17's successor is 20 since 17 is a left child. We go up to 15 and follow its right child pointer to 20.

Node has no right subtree and is not a right child

In this case, we keep traversing until we find a node that satisfies one of the other cases.

5's successor is 8 since it has no right subtree and is not a right child. We traverse up to 15 and then follow its right child to 8.

In summary, to find the inorder successor:

1. If the node has a right subtree, return the leftmost node in the right subtree
2. If the node is the right child of the parent, the return parent
3. Else, keep traversing up recursively until you find a node that meets #1 or #2

## Python Implementation

### Approach 1: Recursive Approach

Here is an introduction to the recursive approach for finding order predecessor and successor in a binary search tree:

In a binary search tree (BST), the nodes are arranged such that the left subtree of a node contains values less than the node, and the right subtree contains values greater than the node. This property allows us to search efficiently.

Another helpful property of BSTs is that an in-order traversal of the tree visits the nodes in sorted order. The node called before a given node is its inorder predecessor, and the node seen just after is the inorder successor.

We can leverage these properties to find the inorder predecessor and successor of a given key recursively. The key idea is to traverse the BST recursively, keeping track of potential predecessor and successor nodes.

When traversing left, a node becomes a potential predecessor. When going right, it becomes a possible successor. Once we reach the node with the matching key, we must look at its left and right subtrees. The maximum value in the left subtree is the predecessor and the minimum value in the right subtree is the successor.

This recursive approach elegantly utilizes the BST structure to find predecessor and successor without needing auxiliary storage. We don't need to maintain a visited set. The recursion naturally ensures we don't repeat work. This makes the solution simple and efficient.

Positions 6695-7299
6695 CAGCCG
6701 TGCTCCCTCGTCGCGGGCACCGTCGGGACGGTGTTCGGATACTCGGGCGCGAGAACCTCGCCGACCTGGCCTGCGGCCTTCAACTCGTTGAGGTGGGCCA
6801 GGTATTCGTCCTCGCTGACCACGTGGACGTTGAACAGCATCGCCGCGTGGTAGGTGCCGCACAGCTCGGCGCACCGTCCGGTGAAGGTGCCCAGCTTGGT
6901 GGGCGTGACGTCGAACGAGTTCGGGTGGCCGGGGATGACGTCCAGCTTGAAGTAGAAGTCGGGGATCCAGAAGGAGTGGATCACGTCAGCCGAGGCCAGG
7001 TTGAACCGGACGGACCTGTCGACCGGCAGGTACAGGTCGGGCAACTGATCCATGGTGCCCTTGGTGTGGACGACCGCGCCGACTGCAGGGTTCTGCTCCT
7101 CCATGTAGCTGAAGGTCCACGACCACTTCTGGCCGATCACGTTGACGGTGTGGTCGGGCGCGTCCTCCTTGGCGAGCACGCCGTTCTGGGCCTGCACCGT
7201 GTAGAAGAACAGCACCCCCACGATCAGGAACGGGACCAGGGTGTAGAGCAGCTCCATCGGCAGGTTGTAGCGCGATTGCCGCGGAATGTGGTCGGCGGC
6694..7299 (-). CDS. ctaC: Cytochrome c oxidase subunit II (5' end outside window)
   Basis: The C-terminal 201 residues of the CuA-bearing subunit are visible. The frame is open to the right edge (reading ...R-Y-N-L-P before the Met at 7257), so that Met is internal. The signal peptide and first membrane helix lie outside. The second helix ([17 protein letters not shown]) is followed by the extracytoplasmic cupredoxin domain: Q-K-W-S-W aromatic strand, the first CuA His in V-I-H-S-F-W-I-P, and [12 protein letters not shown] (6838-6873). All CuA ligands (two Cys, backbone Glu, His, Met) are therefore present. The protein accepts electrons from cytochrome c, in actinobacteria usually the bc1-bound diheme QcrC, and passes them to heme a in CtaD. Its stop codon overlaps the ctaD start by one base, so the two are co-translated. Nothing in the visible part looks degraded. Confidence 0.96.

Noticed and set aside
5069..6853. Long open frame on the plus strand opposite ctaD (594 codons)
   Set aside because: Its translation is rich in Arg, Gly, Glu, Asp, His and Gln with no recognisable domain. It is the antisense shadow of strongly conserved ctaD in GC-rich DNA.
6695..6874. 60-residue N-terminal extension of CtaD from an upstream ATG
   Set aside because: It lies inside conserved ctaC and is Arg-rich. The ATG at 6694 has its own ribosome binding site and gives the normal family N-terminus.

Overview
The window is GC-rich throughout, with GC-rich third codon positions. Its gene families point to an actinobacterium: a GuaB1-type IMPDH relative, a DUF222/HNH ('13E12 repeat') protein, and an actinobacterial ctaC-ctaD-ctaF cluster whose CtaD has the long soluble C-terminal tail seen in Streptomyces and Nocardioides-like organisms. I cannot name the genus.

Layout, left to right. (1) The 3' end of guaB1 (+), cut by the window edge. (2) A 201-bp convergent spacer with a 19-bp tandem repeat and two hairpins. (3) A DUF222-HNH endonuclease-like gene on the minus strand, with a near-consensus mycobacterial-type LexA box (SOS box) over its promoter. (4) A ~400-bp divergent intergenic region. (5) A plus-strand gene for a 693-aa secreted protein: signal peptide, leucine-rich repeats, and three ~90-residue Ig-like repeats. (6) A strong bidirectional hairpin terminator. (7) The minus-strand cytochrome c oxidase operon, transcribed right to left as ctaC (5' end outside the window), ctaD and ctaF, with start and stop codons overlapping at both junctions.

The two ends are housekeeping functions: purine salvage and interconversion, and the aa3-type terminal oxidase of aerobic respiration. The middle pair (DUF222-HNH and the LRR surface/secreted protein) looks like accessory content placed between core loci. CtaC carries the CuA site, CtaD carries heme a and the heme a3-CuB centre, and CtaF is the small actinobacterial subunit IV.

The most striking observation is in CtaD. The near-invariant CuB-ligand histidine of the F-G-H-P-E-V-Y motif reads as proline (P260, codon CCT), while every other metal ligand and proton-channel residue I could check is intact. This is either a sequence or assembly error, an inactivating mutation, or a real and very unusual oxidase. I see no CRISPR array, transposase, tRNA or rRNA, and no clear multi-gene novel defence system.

The recursive calls act as an implicit stack to track the potential candidates. Returning up the call stack gives us the answer. This demonstrates the power of recursion for tree problems. Overall, the recursive approach is intuitive and optimal, leveraging the innate BST structure.

Program

Output:

```Inorder Predecessor: 20
Inorder Successor: 40
```

Explanation:

1. TreeNode class is defined to represent nodes of the binary tree. It has val, left and right attributes.
2. Solution class contains the findPredecessorSuccessor method to find predecessor and successor of given key.
3. findPredecessorSuccessor initializes predecessor and successor to None.
4. It defines an inorderTraversal helper function to traverse tree in inorder fashion.
5. inorderTraversal recursively traverses left subtree.
6. When node with key is found, predecessor and successor are set:
• If left child exists, it is predecessor
• If right child exists, it is successor
7. Temp variables are used to traverse left and right subtrees to find max and min valued nodes.
8. After setting predecessor and successor, inorder traversal continues.
9. findPredecessorSuccessor calls inorderTraversal on root to start traversal.
10. Main code creates sample tree, calls findPredecessorSuccessor to find for key=30.
11. Predecessor and successor are printed if found, else None is printed.

### Approach 2: Iterative Approach

The recursive approach is an elegant solution that utilizes the innate structure of a binary search tree to find the predecessor and successor for a given key. However, recursion has its drawbacks - it consumes stack space proportional to the height of the tree and involves function call overheads. For very skewed or deep trees, we could run into stack overflow errors.